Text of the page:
Most advertisers use tried and true criteria to gauge the quality of their online video programs. Namely, where's it going to run? How many impressions will I get? What's my click-through rate (CTR)? And how much will it cost?
But the site list, the CTR, and the CPMs (cost per thousand) don't tell us the whole story -- and the story they do tell is an imperfect one at best. Site lists, for example, are generally opaque, amounting to little more than cherry-picked samples of better known sites that comprise only a small percentage of the overall distribution.
Impressions tell us how many times a video was presented, but they don't tell us where on the page it appeared or if it was even visible to the user at the time it played. DoubleVerify's recent "viewability" metric addresses this to a degree, but it's only treating a symptom.
The larger issue is that advertisers plan and evaluate their online video programs the same way they do their print, radio, and TV. In doing so they're missing out on significant opportunities to micro-target audiences, engage them, generate earned media actions, and clearly evaluate and optimize this activity in real time.
There are, however, non-traditional ways to capture this value. Here are some of the best:
Buying based on performance puts the onus on publishers and distributors to deliver genuine engagement, not just display-oriented "impressions." It eliminates waste and creates a more targeted and trackable program.
When users opt in to the ad experience, advertisers enjoy significantly higher engagement, intent to purchase, and brand lift. Offering rewards, such as the ability to earn virtual currency or enjoy ad-free content, drives millions of targeted video views. This type of social video targets viewers by age, gender, and geography via their social profiles.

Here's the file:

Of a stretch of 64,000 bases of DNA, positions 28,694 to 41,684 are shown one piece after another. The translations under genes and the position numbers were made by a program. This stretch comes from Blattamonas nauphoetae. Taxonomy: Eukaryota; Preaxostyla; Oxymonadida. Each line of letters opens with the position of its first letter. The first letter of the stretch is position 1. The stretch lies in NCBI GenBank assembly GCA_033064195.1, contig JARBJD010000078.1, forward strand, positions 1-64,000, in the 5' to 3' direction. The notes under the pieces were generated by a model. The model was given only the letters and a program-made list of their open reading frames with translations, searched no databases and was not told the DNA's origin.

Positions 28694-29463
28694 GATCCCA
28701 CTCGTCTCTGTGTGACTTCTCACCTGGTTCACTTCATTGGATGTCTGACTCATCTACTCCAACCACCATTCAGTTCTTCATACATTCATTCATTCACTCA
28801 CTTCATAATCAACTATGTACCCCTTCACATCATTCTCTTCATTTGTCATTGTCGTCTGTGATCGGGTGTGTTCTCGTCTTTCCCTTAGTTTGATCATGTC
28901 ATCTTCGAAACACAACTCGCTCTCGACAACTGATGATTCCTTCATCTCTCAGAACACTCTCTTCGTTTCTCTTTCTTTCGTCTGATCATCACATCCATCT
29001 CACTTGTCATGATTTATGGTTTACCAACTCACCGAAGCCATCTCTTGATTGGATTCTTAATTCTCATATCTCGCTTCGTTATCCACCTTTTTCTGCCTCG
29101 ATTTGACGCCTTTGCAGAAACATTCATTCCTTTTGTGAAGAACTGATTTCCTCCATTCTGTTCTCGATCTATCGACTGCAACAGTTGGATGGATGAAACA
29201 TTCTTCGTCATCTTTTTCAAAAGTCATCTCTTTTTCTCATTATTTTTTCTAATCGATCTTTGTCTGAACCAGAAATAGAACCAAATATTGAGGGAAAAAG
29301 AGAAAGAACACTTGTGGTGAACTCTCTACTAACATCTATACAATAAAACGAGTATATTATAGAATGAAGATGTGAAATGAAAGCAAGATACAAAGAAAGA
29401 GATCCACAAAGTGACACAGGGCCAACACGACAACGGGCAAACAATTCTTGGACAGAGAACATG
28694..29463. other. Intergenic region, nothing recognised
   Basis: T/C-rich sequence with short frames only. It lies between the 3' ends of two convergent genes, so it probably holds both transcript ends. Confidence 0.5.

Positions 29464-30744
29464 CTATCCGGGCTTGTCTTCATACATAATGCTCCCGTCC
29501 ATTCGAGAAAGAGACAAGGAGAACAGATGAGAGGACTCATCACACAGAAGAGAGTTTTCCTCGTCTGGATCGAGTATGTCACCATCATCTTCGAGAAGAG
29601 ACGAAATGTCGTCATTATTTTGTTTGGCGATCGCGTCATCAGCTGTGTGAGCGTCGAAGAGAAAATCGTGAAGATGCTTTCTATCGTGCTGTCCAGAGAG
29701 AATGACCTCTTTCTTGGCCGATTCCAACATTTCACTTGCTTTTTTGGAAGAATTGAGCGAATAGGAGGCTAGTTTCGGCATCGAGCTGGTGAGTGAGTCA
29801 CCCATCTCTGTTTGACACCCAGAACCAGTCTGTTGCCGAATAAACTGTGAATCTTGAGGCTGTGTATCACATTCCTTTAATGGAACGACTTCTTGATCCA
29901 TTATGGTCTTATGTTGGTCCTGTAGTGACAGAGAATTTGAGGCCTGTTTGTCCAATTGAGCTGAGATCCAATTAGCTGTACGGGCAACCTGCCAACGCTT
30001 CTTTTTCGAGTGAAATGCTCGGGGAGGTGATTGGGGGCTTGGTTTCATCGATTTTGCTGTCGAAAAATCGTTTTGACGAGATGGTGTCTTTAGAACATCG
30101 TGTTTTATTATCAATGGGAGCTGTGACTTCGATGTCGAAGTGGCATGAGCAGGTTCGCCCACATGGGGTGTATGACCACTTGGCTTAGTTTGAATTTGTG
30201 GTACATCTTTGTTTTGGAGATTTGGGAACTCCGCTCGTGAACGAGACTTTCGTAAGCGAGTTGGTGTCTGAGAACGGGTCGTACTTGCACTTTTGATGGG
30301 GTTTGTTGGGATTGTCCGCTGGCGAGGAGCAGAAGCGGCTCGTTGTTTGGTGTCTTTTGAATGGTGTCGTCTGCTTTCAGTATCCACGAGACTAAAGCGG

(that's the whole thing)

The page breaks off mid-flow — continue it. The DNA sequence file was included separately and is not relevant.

Placing simple sharing buttons and calls to action on video players can drive significant earned media actions after the view. Three to 5 percent of users took an action after viewing a social video in 2011, according to a study my company recently conducted.
Advertisers have a right to know exactly where their videos are running. By demanding site-specific reporting, they can avoid unsafe brand placements and gain a better understanding of which creative treatments and which sites are delivering value.
The guidelines above allow advertisers to develop targeted, functional programs that focus on bottom line interactions and value, rather than top line site lists and impressions. In this system, advertisers can apply much more powerful evaluative criteria to their online video programs, including:
- How effectively did the program reach targeted consumers?
- Which sites and properties delivered the most value?
- How many consumers watched to the end of the video?
- Which creative execution performed the best?
- How many web visits, coupon downloads, or other actions were generated?
- What was the value of the post-view actions?
Beyond the obvious advantages of increased attention and targeting, this style of non-interruptive social video produces more profound benefits for advertisers and for publishers. Instead of interrupting users as frequently and obtrusively as possible, publishers, advertisers, and audiences are working together. As interactive media continues to evolve, advertisers will learn to recognize and exploit these opportunities, leaving the old reach-and-frequency mindset behind.
Mitchell Reichgut is founder and CEO of Jun Group.
On Twitter? follow Mitchell at @jungroup.
Follow iMedia Connection at @iMediaTweet.
"A flat television screen has a blank black text area" image via Shutterstock.